Turning criminals loose

Turning criminals loose

May 30th, 2011 in Opinion Free Press

In a frightening ruling, the U.S. Supreme Court has ordered the release of potentially tens of thousands of inmates from California prisons.

The five liberal justices on the high court declared that by 2013, California has to reduce its prison population by about 33,000 inmates! The court said the prisons are too crowded to be safe for the prisoners.

But what the narrow Supreme Court majority failed to take into account was the safety of the people of California when possibly tens of thousands of prisoners are turned loose on them.

In a sharp dissent, Justice Antonin Scalia expressed horror over the "staggering number" of inmates who will be set free. He labeled the ruling "perhaps the most radical injunction issued by a court in our nation's history."

In another dissent, Justice Samuel Alito said a possible mass release of prisoners "will lead to a grim roster of victims. I hope that I am wrong. In a few years, we will see."

Equally troubling is the ruling's infringement on the rights of states to set their own prison policies without the activist meddling of the federal judiciary.

The ruling is "a historic attack on the constitutional rights of states and the liberty of all Californians," former California Sen. George Runner told The Associated Press. He said the decision will result in "flooding our neighborhoods with criminals."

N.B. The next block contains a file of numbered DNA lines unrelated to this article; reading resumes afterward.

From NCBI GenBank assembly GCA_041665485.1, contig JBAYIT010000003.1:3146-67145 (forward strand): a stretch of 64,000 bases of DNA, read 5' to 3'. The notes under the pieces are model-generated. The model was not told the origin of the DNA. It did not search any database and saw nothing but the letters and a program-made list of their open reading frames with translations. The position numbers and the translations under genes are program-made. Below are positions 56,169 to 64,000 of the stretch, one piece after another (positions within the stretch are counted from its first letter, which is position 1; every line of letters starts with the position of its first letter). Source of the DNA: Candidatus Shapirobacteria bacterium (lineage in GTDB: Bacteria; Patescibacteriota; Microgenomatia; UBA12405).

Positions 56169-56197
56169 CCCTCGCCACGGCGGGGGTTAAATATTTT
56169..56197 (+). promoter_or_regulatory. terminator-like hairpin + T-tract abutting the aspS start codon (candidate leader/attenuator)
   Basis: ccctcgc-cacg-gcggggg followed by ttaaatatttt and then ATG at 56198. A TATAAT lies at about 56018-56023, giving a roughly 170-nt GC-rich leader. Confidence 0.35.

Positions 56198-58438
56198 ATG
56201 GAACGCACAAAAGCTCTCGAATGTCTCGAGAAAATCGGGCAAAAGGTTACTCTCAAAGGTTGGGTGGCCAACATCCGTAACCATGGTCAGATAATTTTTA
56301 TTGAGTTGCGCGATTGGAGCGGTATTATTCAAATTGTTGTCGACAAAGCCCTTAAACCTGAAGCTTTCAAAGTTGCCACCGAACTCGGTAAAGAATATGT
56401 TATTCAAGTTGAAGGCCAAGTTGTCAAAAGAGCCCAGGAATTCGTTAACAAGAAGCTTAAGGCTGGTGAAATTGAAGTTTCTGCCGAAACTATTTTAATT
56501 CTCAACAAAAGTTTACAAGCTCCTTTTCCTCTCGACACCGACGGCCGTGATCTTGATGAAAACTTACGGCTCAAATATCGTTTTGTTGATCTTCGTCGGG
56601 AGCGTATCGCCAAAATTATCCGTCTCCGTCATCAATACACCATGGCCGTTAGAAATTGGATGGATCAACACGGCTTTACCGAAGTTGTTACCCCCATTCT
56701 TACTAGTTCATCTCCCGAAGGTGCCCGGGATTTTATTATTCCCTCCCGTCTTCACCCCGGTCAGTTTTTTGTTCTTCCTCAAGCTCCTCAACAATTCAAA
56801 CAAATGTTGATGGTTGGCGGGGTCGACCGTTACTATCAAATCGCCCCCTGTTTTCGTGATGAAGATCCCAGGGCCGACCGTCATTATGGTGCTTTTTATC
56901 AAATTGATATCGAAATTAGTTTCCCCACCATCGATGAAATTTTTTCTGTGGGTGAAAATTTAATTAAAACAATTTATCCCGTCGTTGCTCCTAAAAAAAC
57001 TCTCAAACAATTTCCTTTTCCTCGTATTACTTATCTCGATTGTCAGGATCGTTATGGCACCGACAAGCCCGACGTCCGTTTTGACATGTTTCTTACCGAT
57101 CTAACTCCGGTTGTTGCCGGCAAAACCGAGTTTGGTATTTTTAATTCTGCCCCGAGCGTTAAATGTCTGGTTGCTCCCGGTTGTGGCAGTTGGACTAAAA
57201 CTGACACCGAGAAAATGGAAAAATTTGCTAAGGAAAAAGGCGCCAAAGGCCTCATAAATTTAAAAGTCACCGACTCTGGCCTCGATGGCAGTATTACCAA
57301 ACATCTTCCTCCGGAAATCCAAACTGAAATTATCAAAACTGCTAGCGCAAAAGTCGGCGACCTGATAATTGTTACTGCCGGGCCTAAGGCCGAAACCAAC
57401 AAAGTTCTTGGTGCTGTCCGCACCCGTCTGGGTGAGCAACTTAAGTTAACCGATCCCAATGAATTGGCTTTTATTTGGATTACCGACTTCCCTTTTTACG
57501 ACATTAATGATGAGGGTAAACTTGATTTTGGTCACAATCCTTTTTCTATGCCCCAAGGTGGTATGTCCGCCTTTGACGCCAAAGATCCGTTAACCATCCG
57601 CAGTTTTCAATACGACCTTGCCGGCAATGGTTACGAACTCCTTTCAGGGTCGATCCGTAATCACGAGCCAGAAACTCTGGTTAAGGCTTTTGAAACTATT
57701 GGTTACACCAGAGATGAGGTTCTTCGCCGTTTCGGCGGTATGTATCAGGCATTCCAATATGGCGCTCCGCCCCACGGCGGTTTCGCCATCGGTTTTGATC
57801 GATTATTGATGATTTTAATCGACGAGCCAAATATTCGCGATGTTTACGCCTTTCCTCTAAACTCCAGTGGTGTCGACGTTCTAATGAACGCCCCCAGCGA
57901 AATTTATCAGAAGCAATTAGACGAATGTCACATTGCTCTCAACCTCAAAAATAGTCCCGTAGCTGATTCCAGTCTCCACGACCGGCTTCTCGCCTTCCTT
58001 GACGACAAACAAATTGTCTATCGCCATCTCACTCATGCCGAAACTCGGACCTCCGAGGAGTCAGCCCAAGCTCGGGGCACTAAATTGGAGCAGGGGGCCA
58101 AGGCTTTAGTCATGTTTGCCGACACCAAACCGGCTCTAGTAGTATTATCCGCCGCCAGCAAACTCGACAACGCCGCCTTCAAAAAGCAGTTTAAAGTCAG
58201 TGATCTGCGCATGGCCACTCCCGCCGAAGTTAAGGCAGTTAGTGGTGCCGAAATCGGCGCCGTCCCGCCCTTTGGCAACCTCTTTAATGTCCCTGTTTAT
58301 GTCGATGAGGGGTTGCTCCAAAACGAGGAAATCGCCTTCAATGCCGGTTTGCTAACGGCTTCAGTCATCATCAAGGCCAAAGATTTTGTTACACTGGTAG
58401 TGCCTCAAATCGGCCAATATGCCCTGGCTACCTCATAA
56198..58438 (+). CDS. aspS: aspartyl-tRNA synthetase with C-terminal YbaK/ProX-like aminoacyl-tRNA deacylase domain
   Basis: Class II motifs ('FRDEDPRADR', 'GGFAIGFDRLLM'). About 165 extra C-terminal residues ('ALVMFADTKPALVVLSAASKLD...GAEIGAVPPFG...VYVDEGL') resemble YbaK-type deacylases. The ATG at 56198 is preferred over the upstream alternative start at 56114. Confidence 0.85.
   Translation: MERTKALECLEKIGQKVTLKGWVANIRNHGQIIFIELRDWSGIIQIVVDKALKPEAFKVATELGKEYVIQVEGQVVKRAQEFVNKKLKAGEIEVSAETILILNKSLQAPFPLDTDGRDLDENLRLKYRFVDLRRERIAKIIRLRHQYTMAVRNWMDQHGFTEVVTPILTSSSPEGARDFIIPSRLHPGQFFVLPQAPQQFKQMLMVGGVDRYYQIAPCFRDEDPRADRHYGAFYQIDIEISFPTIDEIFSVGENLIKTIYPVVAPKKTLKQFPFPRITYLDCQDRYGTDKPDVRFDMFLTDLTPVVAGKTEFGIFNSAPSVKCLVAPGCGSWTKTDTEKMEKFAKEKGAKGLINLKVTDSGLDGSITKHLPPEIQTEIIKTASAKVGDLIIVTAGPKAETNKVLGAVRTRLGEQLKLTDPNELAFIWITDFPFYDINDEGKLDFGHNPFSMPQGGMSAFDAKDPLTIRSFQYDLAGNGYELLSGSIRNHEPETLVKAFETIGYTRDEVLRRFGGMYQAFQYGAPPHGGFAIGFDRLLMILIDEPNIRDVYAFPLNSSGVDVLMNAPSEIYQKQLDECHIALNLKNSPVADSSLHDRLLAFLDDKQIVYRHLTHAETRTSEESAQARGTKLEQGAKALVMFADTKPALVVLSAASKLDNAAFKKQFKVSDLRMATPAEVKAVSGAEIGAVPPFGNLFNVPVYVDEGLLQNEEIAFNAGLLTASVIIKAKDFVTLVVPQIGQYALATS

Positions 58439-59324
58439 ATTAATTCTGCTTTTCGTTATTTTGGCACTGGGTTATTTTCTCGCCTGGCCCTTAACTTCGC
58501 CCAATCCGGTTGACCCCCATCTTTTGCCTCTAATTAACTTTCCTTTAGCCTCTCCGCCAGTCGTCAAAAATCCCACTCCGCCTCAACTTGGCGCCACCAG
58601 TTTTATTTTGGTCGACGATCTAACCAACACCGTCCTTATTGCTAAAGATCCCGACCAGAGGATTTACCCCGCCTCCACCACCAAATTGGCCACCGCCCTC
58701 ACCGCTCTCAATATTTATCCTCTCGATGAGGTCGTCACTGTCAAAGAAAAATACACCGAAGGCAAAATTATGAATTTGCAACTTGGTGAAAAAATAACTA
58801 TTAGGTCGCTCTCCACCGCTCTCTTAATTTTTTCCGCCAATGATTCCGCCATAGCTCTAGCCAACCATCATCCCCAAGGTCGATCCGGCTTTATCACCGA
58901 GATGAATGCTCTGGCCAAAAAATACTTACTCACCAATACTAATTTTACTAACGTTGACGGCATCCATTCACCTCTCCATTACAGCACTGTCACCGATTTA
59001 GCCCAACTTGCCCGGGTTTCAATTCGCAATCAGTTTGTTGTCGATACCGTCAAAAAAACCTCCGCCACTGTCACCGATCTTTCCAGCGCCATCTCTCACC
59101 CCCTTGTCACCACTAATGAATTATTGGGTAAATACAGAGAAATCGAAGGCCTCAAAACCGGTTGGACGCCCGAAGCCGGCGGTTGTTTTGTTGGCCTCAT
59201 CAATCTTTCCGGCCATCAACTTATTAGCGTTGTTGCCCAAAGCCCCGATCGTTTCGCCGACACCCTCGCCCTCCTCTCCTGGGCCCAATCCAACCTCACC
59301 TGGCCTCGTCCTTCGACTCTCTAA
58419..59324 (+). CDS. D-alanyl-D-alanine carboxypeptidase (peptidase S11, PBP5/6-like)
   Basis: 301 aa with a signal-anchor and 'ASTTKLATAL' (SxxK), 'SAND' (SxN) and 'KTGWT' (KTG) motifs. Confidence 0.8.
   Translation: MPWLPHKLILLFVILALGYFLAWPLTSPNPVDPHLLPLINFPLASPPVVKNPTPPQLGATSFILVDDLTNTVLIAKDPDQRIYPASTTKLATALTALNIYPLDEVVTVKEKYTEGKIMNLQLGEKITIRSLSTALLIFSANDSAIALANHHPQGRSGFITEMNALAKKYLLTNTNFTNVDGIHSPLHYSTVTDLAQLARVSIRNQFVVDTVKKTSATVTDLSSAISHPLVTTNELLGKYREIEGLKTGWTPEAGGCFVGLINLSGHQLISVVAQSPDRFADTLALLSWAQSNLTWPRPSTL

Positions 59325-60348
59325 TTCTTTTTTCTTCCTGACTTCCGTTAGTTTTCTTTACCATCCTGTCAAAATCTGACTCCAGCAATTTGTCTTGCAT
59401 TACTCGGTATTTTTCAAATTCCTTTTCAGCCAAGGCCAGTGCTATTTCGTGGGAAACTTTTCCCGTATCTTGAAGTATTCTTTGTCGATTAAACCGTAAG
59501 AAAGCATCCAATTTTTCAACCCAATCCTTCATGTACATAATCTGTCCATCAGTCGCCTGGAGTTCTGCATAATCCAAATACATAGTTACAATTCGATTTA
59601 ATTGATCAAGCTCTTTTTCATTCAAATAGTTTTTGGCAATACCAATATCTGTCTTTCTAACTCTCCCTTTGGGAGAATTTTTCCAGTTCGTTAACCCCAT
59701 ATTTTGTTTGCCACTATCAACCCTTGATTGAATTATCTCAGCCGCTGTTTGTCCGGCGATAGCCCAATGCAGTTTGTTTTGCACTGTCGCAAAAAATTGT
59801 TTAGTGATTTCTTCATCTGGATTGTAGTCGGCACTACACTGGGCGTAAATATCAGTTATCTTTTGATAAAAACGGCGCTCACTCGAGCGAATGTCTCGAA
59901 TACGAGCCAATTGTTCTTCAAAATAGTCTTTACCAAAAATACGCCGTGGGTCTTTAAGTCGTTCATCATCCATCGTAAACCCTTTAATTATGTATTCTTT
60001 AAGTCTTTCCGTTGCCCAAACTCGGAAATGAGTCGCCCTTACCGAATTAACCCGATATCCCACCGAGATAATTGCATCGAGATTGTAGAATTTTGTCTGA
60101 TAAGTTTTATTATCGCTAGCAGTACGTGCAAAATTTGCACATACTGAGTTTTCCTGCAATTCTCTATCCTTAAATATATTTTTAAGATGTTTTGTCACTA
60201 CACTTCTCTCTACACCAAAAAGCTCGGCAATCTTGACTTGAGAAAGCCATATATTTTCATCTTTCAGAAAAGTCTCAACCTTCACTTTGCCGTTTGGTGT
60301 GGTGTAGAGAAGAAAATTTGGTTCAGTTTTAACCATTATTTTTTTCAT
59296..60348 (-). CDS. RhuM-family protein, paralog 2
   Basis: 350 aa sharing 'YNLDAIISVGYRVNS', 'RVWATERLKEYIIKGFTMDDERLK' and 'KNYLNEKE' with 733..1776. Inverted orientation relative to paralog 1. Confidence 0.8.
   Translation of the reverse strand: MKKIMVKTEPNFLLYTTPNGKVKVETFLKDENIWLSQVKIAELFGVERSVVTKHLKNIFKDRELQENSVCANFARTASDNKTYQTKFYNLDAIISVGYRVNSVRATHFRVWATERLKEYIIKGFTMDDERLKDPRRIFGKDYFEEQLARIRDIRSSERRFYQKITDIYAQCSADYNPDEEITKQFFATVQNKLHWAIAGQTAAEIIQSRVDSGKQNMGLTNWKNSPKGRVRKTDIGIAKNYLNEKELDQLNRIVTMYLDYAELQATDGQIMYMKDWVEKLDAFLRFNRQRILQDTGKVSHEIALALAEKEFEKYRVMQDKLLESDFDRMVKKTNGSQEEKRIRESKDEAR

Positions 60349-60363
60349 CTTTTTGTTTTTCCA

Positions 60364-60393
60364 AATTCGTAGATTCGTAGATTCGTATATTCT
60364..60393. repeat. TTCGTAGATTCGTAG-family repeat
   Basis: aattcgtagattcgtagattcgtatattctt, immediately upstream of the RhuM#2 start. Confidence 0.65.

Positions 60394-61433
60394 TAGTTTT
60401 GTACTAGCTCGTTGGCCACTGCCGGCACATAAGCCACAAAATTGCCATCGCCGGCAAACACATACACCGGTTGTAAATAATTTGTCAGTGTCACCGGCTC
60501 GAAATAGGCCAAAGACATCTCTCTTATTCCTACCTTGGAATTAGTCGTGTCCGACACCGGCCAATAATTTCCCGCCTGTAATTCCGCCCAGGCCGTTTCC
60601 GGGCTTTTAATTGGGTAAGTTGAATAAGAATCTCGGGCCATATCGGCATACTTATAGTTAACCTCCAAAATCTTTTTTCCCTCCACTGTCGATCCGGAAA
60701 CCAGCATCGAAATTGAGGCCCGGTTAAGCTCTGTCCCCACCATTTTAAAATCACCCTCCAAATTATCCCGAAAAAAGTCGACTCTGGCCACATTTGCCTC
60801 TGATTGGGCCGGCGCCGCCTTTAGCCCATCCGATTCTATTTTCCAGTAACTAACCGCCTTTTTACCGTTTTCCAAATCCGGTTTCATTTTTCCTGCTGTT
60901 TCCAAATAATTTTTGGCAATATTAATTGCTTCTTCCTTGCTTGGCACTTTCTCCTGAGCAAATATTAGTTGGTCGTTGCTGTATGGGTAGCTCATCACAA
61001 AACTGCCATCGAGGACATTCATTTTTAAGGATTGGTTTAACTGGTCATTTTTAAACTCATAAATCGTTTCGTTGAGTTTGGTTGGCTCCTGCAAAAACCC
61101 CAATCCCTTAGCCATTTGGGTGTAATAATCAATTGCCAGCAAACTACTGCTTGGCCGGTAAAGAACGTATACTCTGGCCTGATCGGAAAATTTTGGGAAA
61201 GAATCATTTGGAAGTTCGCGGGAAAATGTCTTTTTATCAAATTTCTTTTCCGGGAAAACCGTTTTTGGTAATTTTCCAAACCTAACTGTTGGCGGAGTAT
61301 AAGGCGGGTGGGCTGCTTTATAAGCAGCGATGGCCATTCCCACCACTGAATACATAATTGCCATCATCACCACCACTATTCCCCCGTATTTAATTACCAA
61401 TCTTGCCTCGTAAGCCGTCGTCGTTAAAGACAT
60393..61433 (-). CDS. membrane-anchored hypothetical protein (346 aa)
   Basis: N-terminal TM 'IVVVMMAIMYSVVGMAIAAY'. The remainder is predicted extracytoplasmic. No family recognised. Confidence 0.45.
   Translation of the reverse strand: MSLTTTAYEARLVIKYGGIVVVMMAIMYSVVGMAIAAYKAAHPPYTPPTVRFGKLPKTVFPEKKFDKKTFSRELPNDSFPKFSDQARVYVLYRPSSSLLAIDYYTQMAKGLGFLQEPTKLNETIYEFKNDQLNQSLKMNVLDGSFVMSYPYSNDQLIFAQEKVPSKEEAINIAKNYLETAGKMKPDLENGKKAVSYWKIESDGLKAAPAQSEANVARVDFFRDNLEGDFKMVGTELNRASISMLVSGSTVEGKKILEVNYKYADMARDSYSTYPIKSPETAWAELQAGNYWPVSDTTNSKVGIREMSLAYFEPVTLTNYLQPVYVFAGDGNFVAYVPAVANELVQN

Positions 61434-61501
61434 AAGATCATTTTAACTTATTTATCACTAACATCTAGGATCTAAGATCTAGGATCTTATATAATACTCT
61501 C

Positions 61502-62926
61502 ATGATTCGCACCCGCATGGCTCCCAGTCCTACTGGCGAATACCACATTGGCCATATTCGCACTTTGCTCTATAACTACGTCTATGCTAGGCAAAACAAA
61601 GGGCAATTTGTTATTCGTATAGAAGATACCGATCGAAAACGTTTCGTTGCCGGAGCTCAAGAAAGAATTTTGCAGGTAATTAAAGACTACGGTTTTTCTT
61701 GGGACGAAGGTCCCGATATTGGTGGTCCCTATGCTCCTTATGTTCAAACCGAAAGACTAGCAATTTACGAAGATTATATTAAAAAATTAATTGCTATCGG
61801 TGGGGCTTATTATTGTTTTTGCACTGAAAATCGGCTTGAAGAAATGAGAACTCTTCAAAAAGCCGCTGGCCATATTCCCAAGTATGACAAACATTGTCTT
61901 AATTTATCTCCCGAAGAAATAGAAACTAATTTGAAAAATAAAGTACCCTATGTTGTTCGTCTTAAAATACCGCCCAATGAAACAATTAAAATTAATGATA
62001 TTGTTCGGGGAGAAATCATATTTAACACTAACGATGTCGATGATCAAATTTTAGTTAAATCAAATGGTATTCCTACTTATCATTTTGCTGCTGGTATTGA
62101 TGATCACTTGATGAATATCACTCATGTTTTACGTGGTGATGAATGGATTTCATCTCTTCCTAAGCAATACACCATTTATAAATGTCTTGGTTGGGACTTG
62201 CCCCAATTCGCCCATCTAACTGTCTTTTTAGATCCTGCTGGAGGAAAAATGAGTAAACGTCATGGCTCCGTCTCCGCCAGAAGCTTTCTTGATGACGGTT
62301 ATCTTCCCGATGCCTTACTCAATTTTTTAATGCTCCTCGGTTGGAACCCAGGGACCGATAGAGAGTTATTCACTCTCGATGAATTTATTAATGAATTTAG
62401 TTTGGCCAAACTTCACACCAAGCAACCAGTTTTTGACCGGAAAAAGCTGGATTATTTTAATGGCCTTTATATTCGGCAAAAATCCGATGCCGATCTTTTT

Technically, the state might not release the full 33,000 prisoners. It has the option to send them to county jails to ease crowding. But with California essentially bankrupt from decades of reckless spending, it is hard to see how it will come up with the money to transfer the felons to jails and pay the counties for their keep. In fact, California Gov. Jerry Brown has signed a bill to reduce the prison population by transferring jurisdiction for some offenders to counties - but the law is in limbo because there's no money to pay for it. Observers believe that ultimately a significant number of convicts will be freed early - and some of them will commit additional crimes.

In both their personal safety and their tax bills, Californians are likely to pay a high price for the Supreme Court's dangerous interference in state prison affairs.